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Colyn and Bobby Buss

Wisconsin Dells head coach Bobby Buss, right, and his son and assistant coach Colyn Buss sit on the bench during a regional semifinal game agianst Altoona on Feb. 23 at Wisconsin Dells High School. Bobby Buss is in his fifth season as the team's head coach, while Colyn is in his first season as the program's junior varsity coach. They are joined on the coaching staff by assistant coach Travis Hartman. All three coaches are Wisconsin Dells graduates.

Shortly after Bobby Buss was hired as the head coach of the Wisconsin Dells girls basketball program in 2013, he had a simple goal he wanted to accomplish.

“My goal is to make sure we’re working harder than the other team and put a team out there that anyone who ever wore a Dells jersey can come back and watch and be proud of,” Buss said.

In his first five seasons in charge of the Chiefs, it’s safe to say that goal has been accomplished, as Buss and the Chiefs will be taking the court Thursday at 1:35 p.m. to play Marshall in a Division 3 semifinal game at the WIAA State Girls Basketball Tournament at the Resch Center in Ashwaubenon.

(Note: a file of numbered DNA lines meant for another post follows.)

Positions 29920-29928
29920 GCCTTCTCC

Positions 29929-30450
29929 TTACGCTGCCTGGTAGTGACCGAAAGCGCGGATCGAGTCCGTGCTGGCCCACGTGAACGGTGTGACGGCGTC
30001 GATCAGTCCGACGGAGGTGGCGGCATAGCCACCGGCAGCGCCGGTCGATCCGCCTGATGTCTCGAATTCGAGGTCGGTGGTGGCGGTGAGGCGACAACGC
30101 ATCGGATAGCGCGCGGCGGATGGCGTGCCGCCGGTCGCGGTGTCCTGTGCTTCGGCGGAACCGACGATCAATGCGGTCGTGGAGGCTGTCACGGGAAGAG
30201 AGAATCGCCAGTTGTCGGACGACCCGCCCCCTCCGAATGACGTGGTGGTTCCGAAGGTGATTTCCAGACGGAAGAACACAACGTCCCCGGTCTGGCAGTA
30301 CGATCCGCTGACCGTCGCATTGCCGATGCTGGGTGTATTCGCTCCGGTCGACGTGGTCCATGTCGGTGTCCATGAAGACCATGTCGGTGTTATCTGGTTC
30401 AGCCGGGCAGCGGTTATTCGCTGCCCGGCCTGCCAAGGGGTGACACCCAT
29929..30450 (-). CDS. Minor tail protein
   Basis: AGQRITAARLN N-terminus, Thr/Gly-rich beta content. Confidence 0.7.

For Buss, who is a 1982 Wisconsin Dells High School graduate, the opportunity to coach at his alma mater has been a rewarding one. It’s an experience he has shared with his son Colyn Buss, who joined the program as a junior varsity coach at the start of the season, as well as lead assistant Travis Hartman, who joined the staff when Bobby was hired in 2013.

Hartman previously worked as an assistant coach, along with Bobby Buss, on the Wisconsin Dells boys basketball team. In 2013, both were assistant coaches for the Wisconsin Dells boys team – which included Colyn as a standout senior – that lost in the sectional finals.

When Bobby was hired to take over the girls program, Hartman was the first person he called. It took some convincing, but Hartman decided to join Bobby’s coaching staff.

“I didn’t know how different it would be going to the girls,” said Hartman, who is a 2002 WDHS graduate. “I could tell the first couple weeks, the girls actually listen to you better than the boys do, so I found out it was a little easier.”

For Colyn, he actually got his coaching career started two years ago, when he became the junior varsity boys coach for Stevens Point Pacelli while attending UW-Stevens Point. Then this fall, he began student teaching in Wisconsin Dells, and was a natural fit for his dad’s coaching staff with the junior varsity head coaching position opened up.